They know what you bought last summer: privacy in NFC payments

In the wake of Apple Pay launch, one interesting document captured a rare occasion: an insider described as “key developer at major bank” having a moment of honesty, voicing blunt opinions on Apple, ISIS/Softcard, Google Wallet and upcoming chip & PIN transition in the US. According to this anonymous source, one of the key selling points for Apple Pay from banks’ perspective is privacy. Apple provides the wallet software and operates a service, but it does not learn about user transactions. Given how often this presumed advantage is mindlessly repeated in other articles, it is worth drilling into the question: who knows exactly what the card-holder purchased? [Full disclosure: this blogger worked on Google Wallet security]

For the paranoid, cash remains the most privacy-friendly solution— perhaps to be rivaled by Bitcoin one day when it is more widely accepted as a payment scheme. It is peer-to-peer in the old-fashioned way: from customer to merchant. All of the other mainstream payment methods involve some other intermediary, giving that third-party an opportunity to learn about transactions. Some of the participants are visible in plain-sight, others operate behind the scenes. Checks involve the bank where the customer maintains an account. Less obviously they also involve a clearing-house responsible for settling checks among banks.

Credit card networks have more moving pieces. There is the issuing bank underwriting the  card used by the consumer. There is the acquiring bank receiving the payment on behalf of the merchant. Typically there is also a payment processor linking the merchant to the acquirer. In the middle orchestrating this flow of funds on a massive scale is the card network: Visa, MasterCard, American Express or Discover. These players all have visibility into the total payment amount and the merchant. In most cases they also know the identity of the card-holder. Most banks fall under some type of know-your-customer (KYC) rules designed to deter terrorist financing, which involves validating the identity of customers prior to doing business. This is true even for gift/prepaid cards that are funded ahead of time with no credit risk for the issuer. That means at a minimum the issuing bank knows the true identity of the person involved in a transaction, which is not surprising. Less obvious is the fact it is frequently exposed to other parties along the way as part of the “track data” encoded on the card, since track data travels from the merchant point-of-sale to the payment processor and eventually into the network. (Cardholder name need not be identical to legal name, in which case there is a slight privacy improvement in the use of a pseudonym.) At the end of the day, it is a safe bet that Visa knows consumer Jane Smith has purchased $38.67 worth of goods from corner grocery store on Saturday, October 18th in Tribeca. No wonder NSA is on friendly terms with payment networks, tapping into this vast data-set for intelligence purposes.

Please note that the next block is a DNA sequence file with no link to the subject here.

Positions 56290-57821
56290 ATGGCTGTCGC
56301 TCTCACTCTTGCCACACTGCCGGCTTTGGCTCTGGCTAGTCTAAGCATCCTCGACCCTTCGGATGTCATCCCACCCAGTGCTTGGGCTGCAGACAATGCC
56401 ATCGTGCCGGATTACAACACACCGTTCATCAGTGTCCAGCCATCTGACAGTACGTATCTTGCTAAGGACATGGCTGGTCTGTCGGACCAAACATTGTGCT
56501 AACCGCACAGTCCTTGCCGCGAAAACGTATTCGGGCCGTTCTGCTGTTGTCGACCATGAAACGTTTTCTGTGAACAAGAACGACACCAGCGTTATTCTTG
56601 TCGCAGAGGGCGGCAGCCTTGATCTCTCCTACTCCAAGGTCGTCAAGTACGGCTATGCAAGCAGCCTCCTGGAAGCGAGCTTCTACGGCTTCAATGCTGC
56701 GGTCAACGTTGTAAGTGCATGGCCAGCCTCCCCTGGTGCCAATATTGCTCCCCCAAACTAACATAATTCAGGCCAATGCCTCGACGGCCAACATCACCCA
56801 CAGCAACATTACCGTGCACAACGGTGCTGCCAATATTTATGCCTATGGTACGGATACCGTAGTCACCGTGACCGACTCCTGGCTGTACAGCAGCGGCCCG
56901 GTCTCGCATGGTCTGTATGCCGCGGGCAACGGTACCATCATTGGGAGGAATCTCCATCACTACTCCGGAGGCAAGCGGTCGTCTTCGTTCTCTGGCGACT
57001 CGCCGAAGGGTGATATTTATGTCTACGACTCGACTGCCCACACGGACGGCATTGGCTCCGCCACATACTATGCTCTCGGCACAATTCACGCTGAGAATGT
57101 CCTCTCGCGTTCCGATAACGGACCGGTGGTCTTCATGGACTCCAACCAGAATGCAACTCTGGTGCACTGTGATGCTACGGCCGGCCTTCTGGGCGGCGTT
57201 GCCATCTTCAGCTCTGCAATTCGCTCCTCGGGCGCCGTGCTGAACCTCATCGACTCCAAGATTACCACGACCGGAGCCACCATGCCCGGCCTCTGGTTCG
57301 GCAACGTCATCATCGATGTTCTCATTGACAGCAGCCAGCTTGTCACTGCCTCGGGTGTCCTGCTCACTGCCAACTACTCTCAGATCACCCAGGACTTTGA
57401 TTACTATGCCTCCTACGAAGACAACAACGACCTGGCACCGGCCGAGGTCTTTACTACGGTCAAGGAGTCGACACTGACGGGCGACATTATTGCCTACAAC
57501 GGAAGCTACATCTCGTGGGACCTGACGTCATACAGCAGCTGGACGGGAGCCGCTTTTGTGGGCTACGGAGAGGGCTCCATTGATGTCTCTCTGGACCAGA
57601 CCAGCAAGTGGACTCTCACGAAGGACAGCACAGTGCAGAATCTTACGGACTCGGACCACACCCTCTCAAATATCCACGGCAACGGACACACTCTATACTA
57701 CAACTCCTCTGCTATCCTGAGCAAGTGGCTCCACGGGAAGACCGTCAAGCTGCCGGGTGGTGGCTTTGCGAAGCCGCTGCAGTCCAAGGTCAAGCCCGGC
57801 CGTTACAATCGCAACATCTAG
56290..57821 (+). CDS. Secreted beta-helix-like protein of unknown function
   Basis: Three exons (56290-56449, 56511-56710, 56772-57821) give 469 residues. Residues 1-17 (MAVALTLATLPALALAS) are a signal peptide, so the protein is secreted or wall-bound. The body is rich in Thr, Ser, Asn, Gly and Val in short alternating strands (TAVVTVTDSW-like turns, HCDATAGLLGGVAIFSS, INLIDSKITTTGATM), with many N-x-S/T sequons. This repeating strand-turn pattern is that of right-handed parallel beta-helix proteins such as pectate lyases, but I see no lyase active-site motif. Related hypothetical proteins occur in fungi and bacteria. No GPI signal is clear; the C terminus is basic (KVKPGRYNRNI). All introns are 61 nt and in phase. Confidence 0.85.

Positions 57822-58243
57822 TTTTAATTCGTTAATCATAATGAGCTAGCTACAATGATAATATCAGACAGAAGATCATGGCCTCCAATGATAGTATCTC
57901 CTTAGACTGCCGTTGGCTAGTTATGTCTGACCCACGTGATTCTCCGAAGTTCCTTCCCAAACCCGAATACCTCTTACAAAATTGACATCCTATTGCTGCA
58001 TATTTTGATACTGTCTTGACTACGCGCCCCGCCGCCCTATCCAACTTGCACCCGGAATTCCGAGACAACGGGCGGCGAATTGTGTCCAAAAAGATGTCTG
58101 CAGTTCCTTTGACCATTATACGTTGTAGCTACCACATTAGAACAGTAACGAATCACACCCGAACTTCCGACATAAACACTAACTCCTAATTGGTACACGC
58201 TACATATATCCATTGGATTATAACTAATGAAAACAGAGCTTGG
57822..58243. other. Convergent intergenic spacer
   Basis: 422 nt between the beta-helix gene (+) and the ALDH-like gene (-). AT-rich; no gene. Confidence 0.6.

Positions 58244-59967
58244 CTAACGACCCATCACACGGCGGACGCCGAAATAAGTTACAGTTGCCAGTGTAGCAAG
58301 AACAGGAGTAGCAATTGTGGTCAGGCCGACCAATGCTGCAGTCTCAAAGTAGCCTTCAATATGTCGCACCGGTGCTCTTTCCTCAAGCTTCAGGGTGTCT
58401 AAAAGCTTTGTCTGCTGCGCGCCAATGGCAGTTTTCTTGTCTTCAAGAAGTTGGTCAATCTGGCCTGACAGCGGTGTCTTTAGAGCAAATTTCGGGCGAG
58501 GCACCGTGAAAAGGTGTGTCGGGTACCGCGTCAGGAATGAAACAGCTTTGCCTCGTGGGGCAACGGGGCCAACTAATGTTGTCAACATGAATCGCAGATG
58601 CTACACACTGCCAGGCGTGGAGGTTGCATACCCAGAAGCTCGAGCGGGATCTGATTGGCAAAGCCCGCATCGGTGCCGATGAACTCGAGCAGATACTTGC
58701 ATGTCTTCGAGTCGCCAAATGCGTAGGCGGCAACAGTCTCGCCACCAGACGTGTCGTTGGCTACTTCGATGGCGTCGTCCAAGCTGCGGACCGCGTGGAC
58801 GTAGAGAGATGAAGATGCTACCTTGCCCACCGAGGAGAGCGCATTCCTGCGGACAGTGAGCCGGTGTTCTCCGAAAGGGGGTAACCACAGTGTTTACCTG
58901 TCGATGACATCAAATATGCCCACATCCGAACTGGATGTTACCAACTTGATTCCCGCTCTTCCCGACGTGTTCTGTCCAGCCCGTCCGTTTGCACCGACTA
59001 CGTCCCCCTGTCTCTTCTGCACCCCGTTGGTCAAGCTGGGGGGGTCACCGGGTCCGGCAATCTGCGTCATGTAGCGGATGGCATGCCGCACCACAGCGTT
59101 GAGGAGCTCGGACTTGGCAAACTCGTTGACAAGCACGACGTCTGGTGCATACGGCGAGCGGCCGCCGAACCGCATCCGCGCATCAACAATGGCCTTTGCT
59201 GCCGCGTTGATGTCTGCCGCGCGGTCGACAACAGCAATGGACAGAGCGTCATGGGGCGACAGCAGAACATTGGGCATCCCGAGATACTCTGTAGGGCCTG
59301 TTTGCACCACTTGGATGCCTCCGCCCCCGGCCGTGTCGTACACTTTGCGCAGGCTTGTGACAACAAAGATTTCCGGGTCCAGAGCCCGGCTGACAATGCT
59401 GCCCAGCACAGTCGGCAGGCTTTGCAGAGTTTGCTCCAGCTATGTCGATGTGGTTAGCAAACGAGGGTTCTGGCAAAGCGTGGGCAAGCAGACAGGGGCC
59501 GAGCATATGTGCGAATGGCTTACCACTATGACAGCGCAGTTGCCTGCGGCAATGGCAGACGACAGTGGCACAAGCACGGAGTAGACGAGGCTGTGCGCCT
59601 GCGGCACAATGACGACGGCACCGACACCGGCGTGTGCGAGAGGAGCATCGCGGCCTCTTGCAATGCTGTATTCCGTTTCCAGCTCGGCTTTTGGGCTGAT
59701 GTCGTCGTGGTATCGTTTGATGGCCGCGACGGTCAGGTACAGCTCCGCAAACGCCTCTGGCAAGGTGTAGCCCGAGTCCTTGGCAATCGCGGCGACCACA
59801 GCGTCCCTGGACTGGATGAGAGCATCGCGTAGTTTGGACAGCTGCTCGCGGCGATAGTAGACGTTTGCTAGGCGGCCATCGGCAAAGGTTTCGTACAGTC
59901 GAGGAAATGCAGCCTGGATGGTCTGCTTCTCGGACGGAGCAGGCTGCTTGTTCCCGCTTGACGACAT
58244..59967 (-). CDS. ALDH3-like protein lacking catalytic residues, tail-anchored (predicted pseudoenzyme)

But equally important is what none of these participants know: line-level transaction data. They have no visibility into the contents of Jane’s shopping-cart. There are some qualifications to this general principle, edge cases where contents can be inferred. For example if there is only one item at a coffee-shop that rings up for $3.47, that is exactly what the customer ordered. Fortunately the more general case of trying to come up with combination of goods tallying up to a given total is a surprisingly intractable computer-science challenge, known as the subset-sum problem. It is further complicated by the fact that many goods have identical price, a given sum could correspond to millions of different combinations of items and for goods priced by weight— such as produce— there is not even a single assigned price. There is also some information leaked by the pattern of transactions. For example, restaurants often will perform two transactions when settling a bill: one to authorize the original amount and one that collects the final tab including the gratuity. In other words, the bad news is both your bank and Visa can see whether you have been stingy or generous on tips. Yet they still have no idea exactly what you ordered, whether it was inline with FDA dietary recommendations (although there is likely a strong correlation with the establishment involved, which explains why insurers are peeking into patient credit-card records) or how many glasses of wine accompanied that meal.